Q&A with Lisa Zamosky: Health Writers Have a Future Full of Great Stories
Q: What sort of tips can you offer for pleasing multiple bosses and keeping multiple projects – short and long term – on track?
A: In my experience, editors simply want you to turn in good work on time and to respond quickly and pleasantly to their edits. They want to work with writers they can count on and who make their lives easier by doing exactly what they've promised. In order to be that writer, it's critical to know how much and what kind of work you can comfortably manage. If you know how much time you need to complete projects (which is harder than it sounds) you can prevent yourself from taking on too much. We all have to push ourselves, but you also have to know where your own breaking point is. If you don't, you run the risk of stretching yourself too thin, which can easily result in letting your editors down and losing a client. I would also say that because you wear all hats in your business as a freelancer you want to develop resources so you can farm out administrative tasks that take up too much of your time or emotional energy. Simple things like finding someone who can transcribe an interview can make a huge difference in your ability to meet your deadlines and preserve your sanity.
Q: Writing a "Dear Abby" style advice column is something that many writers would covet. Instead of just a byline, suddenly a writer can become an authority figure and a bit of a celebrity. How did the Health 411 gig come your way?
A: Well, it's a great gig, and one I'm incredibly grateful to have. I've been writing for the Los Angeles Times as a freelancer for several years, so I had an established relationship with the editors. My sense was that particularly now with health reform and insurance benefit designs placing a greater financial burden on consumers, people need information that more directly relates to the challenges they face on a day-to-day basis. So I pitched the Q&A column to my editors earlier this year and, thankfully, they agreed with me. But I would say it's not quite a Dear Abby-style column in that my responses always include input from outside experts on the topics I'm writing about.
Q: New York Times etiquette columnist Philip Galanes did an interview recently for his book tour, where he said that his main qualification for giving advice is the fact that people ask him for advice. What do you think qualifies you to answer such a range of health-related questions?
A: Well, people do frequently ask me for advice, but I believe it's because at this point I've worked in health care in one form or another for about 18 years. I write about health insurance and finance issues as a former executive working inside the industry. I think that part of my career has given me a deeper level of expertise than I would have had if I'd only written about the industry as a journalist. Having said that, I respond to a wide range of issues and it's impossible to be knowledgeable about everything – no one is – and certainly I'm asked questions that fall outside of my own experience. I'm constantly utilizing my own knowledge of the industry as well as talking with experts who help to further my understanding.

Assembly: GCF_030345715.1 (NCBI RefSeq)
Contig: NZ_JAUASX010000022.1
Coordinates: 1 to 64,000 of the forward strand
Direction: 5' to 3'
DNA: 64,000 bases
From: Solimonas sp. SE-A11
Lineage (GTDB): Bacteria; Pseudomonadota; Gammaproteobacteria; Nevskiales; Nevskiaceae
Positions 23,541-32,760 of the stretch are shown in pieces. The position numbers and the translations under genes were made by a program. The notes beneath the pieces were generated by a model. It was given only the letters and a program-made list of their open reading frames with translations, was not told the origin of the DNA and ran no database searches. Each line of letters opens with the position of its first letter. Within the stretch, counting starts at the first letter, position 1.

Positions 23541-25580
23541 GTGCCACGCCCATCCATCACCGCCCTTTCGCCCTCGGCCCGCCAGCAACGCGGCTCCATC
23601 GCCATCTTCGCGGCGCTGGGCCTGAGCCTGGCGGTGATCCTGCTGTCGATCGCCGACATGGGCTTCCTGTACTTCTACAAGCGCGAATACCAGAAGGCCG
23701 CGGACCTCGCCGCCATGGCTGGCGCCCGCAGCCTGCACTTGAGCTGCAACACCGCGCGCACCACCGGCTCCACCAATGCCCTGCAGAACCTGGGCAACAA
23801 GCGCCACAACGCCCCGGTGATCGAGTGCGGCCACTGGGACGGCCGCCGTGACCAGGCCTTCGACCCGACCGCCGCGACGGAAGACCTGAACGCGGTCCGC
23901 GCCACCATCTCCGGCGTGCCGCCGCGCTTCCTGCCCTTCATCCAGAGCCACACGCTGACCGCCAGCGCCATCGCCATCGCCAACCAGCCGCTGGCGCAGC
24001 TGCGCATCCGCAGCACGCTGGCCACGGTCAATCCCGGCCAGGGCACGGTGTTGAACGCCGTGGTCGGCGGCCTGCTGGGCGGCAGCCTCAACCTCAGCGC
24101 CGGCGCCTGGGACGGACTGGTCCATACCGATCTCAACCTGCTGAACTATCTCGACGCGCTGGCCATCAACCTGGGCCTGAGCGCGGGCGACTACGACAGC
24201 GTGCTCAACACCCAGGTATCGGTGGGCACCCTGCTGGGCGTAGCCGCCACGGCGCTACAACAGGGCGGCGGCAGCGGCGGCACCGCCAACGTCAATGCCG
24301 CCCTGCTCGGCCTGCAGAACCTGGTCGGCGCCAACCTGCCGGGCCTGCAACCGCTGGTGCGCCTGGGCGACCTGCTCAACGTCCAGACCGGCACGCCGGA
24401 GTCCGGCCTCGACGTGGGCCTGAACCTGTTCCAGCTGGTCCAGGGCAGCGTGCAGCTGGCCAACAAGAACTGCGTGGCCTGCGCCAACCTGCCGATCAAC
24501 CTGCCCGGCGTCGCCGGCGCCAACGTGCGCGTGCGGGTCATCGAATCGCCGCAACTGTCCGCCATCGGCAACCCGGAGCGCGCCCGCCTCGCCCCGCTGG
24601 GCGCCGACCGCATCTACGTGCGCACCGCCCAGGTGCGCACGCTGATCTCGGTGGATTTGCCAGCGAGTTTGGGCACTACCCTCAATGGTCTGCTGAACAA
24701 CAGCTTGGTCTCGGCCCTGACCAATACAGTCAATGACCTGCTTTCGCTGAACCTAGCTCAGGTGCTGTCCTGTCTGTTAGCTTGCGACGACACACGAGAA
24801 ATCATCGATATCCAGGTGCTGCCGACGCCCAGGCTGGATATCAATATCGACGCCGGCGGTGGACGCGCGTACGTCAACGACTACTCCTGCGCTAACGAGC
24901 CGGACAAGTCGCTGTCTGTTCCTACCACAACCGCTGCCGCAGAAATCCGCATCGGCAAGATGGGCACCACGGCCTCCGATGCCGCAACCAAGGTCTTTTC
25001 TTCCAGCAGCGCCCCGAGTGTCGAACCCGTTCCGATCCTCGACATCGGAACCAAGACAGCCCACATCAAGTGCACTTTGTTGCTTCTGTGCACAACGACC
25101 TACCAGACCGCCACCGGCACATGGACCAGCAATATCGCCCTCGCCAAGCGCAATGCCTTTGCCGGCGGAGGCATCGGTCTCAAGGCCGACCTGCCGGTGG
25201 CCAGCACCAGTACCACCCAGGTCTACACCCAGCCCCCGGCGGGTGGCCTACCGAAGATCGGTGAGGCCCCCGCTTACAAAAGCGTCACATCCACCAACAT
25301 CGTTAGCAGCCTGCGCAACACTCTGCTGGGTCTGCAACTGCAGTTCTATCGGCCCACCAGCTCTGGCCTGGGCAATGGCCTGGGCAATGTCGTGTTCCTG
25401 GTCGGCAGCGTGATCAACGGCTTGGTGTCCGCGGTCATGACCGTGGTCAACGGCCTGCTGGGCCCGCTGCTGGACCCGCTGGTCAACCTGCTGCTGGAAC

Q: Do you think of the audiences for Health Insurance Navigator and Health 411 in different terms and, if so, how do you write differently for each?
A: Generally, I think the audiences are similar. The topics I cover for both certainly overlap, but the boundaries of what I can cover are much broader at the Times. My WebMD Health Insurance Navigator blog is focused on health reform, health insurance and the intersection of health and money. There are topics I'll take on in Health 411 that simply wouldn't be appropriate for my blog at WebMD.
Q: For both columns, you are quite good at finding experts in very narrow topics. What are some of your techniques for finding the right person and are some areas a lot harder than others?
A: I read a lot and as I come across experts on various topics, I'll add them to a roster I've created. I use sourcebooks focused on health reform and insurance that help to point me in the right direction. I've also developed quite a lot of contacts, so I'll ask colleagues or subject matter experts I've talked to before if they can refer to me to someone knowledgeable about the topic I'm covering. Finally, I'm a member of the Association of Health Care Journalists, which has a listserv through which members can ask for help identifying experts or information about different topics from colleagues all around the country. If you put a query out on the listserv, there's a good chance someone will have knowledge useful to you. It's a very generous community that shares freely, so that's been an amazing resource.
Q: Lastly, do you feel optimistic or pessimistic about the future for health writers?
A: I feel very optimistic. Health care is one of the biggest stories of our time – whether covering health reform, the business of health care or disease and treatment -- there is no end to the stories or the public's appetite for information. The way we do our jobs may be changing, and journalists will no doubt need to learn new skills or apply themselves in different ways. But the need for information exists perhaps more today than ever, I believe.